But even still, we ourselves want to be victims, because casting ourselves as powerless enables us to evade moral culpability. The mature person, the person of agency, the person willing to accept freedom (which, after all, is more accepted than given) is the person who will use the words, “I made mistakes. I did this or that. I lied. I cheated. I acted as commander-in-chief of the military forces which killed the Middle Eastern children. I assisted the company that defrauded our community, or polluted our rivers, or wasted our resources. I broke your heart.” To say “mistakes were made” or “I had to do it” is to separate oneself from one’s actions, to deny agency, and hence to avoid culpability, and hence to avoid the obligation to actually examine and change one’s way of life.
But as soon as you recognize your ability to respond to stimuli, rather than merely react, you recognize the consequent choices: to persist in a kind of hard-heartedness, or to change yourself. Either to maintain your temporal power and security through victimhood to this or that social structure, or to give them up as a free agent of history. Freedom is always a paradoxical situation. The more temporal power you need, the less freedom you have. But the more you give up your need for control, the more power will reside within you.
This handing over of power begins, first of all, with accepting one’s state in life. Anne Frank’s freedom begins from recognizing that her life occurs within a small annex, and that she will remain there for an indefinite period of time. If she spends all of her time complaining, either externally or internally, she will be unable to write a diary with the thoughtfulness to challenge and encourage the generations beyond her. Martin Luther King Jr. writes an address from Birmingham City Jail which, while recognizing the injustice of his present situation, does not wallow in it. Rather, the injustice acts as a springboard for a thoughtful response that begins from accepting his present state in life. Rosa Parks sits on a bus, and then she accepts the temporal consequences of the space she chooses to occupy in the world. And it is precisely in the quiet acceptance of injustice that the eyes of the world come upon her. The first step in transcending one’s situation is to accept it.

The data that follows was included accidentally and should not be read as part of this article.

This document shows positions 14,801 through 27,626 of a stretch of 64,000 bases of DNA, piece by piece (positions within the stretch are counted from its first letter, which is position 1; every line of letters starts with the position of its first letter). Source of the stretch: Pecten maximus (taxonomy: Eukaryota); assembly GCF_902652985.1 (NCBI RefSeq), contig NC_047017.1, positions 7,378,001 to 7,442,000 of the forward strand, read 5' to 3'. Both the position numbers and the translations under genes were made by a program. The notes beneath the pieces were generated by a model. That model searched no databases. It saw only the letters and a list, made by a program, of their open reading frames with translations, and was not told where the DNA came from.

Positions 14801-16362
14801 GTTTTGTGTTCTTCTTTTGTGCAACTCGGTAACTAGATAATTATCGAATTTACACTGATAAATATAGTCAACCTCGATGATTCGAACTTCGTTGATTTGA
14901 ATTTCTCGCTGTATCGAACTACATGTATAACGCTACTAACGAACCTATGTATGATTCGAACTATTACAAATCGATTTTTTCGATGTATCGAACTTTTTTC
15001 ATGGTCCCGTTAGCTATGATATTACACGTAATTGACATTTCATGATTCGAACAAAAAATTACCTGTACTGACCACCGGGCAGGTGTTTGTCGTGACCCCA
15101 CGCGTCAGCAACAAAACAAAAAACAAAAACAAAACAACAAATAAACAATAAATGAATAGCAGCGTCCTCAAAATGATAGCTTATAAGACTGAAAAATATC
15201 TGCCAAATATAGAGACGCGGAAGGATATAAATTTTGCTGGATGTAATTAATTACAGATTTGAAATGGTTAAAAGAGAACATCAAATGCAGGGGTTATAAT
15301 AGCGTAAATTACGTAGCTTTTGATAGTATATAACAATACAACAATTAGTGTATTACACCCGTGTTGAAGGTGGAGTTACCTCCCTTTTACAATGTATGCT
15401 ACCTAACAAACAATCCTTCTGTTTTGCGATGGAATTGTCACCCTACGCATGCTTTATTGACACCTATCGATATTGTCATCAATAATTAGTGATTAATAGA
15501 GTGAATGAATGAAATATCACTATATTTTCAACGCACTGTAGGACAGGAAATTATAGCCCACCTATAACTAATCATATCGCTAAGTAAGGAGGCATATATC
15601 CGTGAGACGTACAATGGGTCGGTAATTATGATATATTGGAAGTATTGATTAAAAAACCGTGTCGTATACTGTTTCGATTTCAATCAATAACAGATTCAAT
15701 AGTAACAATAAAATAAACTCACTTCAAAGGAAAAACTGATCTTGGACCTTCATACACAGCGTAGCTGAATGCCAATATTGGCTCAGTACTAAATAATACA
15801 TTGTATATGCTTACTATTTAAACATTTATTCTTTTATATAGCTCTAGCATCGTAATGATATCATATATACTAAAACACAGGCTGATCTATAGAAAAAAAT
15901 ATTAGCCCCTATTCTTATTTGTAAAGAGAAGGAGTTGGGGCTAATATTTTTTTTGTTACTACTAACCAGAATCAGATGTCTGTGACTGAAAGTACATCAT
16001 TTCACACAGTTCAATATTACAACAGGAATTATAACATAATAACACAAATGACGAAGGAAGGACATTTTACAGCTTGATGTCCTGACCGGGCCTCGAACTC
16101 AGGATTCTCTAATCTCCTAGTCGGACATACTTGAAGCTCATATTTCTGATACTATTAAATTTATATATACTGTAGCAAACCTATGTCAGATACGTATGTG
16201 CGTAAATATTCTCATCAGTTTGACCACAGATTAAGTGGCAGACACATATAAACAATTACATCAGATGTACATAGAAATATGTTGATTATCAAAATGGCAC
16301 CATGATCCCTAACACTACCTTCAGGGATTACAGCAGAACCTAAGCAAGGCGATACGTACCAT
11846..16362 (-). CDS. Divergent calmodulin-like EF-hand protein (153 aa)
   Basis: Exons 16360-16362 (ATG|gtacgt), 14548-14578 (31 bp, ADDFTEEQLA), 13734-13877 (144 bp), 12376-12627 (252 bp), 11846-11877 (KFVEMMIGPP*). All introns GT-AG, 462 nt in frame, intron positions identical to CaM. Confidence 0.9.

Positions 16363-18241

These great figures of history all live within the law, within the injustice of human law. And yet they rise above it, by recognizing that freedom is not something bestowed upon us by the state but exercised from within. While they are subject to the law, they also transcend it. But this transcendence, paradoxically, begins with the external acceptance of the law and its consequences. It begins by accepting one’s inability to control external circumstances, and it progresses through the formation of one’s internal dispositions.
If Anne Frank can exercise freedom from the confinement of an attic, and King from a jail cell, and Parks from a bus seat, how much more responsibility do I have to exercise freedom in my own life?
In tomorrow’s post, I will explore freedom and victimhood in the lives of today’s gay Christians.